Analyse. How many cracks in the New Popular Ecological and Social Union (Nupes) seven months after its painful birth, in the wake of the first round of the presidential election? Officially, the very young alliance of the left manages to resist the crises that have crossed it since the start of the school year. The four left-wing formations that make it up even hope to leave with a bang at the start of 2023. On December 14, its main figures – from Fabien Roussel, of the French Communist Party (PCF), to Olivier Faure, of the Socialist Party (PS), via Cyrielle Chatelain, from Europe Ecologie-Les Verts (EELV), or Alexis Corbière, from La France insoumise (LFI) – showed themselves united like the fingers of one hand, ready to cross swords in January 2023 against the reform Emmanuel Macron’s pensions.
But, behind this idyllic picture, the results are more mixed. “Enthusiasm” created by the Nupes in the legislative elections gave way to the « confusion. Each party has withdrawn into itself., analyzes political scientist Rémi Lefebvre. This coalition exists above all in the National Assembly, where the deputies exchange views every week. Outside, it’s a dull plain. The “parliament” of Nupes, created in the spring by LFI, where the partners were to discuss program and strategy, is frozen. On the ground, a few isolated elected officials organize collective local assemblies.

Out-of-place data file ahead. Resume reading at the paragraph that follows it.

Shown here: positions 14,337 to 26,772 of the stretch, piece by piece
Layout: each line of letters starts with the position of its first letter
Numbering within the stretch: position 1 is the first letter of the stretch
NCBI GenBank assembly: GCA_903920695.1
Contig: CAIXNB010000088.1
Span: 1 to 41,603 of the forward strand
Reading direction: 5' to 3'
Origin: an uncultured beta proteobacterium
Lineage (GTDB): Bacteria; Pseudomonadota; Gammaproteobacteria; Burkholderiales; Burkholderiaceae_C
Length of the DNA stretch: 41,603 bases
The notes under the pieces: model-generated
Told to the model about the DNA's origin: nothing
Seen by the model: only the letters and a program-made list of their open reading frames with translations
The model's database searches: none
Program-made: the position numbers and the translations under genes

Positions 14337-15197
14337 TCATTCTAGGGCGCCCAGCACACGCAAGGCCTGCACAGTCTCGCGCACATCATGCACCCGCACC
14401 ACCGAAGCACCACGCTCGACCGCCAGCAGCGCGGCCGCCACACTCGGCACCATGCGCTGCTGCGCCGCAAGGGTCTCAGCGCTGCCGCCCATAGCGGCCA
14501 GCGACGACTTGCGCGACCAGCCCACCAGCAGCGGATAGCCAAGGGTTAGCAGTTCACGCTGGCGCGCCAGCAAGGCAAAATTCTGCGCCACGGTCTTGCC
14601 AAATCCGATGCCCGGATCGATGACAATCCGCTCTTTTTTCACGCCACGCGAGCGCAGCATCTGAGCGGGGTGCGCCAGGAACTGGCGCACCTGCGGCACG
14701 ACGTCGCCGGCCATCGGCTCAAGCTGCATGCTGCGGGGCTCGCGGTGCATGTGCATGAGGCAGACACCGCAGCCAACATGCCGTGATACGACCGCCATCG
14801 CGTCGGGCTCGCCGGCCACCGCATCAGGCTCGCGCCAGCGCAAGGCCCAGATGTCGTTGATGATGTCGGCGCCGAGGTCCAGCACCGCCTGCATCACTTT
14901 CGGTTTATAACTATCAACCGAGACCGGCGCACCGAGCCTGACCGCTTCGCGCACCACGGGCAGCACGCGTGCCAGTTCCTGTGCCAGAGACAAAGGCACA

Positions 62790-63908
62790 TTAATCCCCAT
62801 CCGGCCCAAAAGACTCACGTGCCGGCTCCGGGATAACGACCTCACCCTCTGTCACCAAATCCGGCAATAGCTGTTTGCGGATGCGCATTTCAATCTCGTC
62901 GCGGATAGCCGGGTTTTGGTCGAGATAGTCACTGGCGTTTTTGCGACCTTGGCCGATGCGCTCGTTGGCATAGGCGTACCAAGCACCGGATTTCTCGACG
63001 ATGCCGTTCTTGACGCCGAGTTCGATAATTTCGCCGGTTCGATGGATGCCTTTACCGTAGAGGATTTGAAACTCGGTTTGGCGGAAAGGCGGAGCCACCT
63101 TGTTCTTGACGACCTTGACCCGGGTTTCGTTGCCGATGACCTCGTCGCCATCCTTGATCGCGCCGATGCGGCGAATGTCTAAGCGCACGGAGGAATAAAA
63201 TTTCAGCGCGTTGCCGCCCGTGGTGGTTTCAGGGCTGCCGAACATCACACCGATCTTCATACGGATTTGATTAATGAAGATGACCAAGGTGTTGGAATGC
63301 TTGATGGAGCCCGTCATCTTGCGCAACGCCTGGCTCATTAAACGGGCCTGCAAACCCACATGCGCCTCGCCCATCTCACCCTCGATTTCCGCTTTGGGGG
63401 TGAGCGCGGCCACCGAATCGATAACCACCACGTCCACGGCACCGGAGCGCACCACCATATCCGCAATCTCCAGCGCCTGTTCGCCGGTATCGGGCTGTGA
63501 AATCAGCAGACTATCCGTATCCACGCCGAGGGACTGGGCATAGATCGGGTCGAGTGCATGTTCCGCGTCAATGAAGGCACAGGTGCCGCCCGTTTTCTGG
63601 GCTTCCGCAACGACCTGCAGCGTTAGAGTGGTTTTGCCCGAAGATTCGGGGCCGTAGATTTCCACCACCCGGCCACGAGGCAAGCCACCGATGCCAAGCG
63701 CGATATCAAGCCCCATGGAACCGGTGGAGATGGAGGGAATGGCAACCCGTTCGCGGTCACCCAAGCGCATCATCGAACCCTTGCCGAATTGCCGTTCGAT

Above all, Nupes offered the spectacle of its differences, despite the some 650 programmatic measures signed in the spring. The citizen will have retained the “allowance left” by Fabien Roussel, the “barbecue symbol of virility” of Sandrine Rousseau and the support given by Jean-Luc Mélenchon to Adrien Quatennens, sentenced for violence against his ex-companion, than the common fights.
The founder of La France insoumise, goldsmith of Nupes, also sends contradictory signals. On paper, Jean-Luc Mélenchon is the most fervent defender of this alliance, which must lead the left to win in 2027, by imposing a single candidate. France insubordinate was even “the only political force which was intended to give an identity” at Nupes, explains Green MEP David Cormand, who saw there Mélenchon’s desire to lead “a hostile takeover on the left”.
Seven months later, the former socialist senator seems to be doing everything to rile up his partners. This is the case with the January 21 march against the pension reform, which he wishes to organize against the advice of the PCF, EELV and the PS, who prefer to wait for the approval of the trade union confederations, in January. Or controversial texts, including on the left, which he chose to push, at the time of the LFI parliamentary niche, such as the abolition of bullfighting or the reintegration of unvaccinated caregivers. Texts that the Socialist Party, which had supported compulsory vaccination, would have had the greatest difficulty in voting. So many signals that worry some LFI executives.
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